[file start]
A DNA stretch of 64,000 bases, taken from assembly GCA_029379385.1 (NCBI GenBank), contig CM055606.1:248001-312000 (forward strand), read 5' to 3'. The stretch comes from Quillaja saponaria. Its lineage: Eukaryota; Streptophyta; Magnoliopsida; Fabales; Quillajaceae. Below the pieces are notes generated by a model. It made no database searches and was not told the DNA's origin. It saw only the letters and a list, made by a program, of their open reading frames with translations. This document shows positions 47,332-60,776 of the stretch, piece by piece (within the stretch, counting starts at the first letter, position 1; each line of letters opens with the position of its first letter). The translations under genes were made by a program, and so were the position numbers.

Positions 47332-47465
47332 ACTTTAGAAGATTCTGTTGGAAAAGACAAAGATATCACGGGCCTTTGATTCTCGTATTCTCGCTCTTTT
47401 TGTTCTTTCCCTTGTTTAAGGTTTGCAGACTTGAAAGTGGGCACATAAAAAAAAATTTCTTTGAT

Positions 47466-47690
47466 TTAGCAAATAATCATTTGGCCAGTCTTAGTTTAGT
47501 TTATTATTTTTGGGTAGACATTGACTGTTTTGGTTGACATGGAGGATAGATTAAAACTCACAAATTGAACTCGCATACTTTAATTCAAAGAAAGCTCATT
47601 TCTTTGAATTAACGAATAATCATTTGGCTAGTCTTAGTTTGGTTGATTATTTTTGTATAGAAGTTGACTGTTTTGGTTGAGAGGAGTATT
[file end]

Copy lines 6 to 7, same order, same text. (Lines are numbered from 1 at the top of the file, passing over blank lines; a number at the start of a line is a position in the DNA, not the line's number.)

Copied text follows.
47466 TTAGCAAATAATCATTTGGCCAGTCTTAGTTTAGT
47501 TTATTATTTTTGGGTAGACATTGACTGTTTTGGTTGACATGGAGGATAGATTAAAACTCACAAATTGAACTCGCATACTTTAATTCAAAGAAAGCTCATT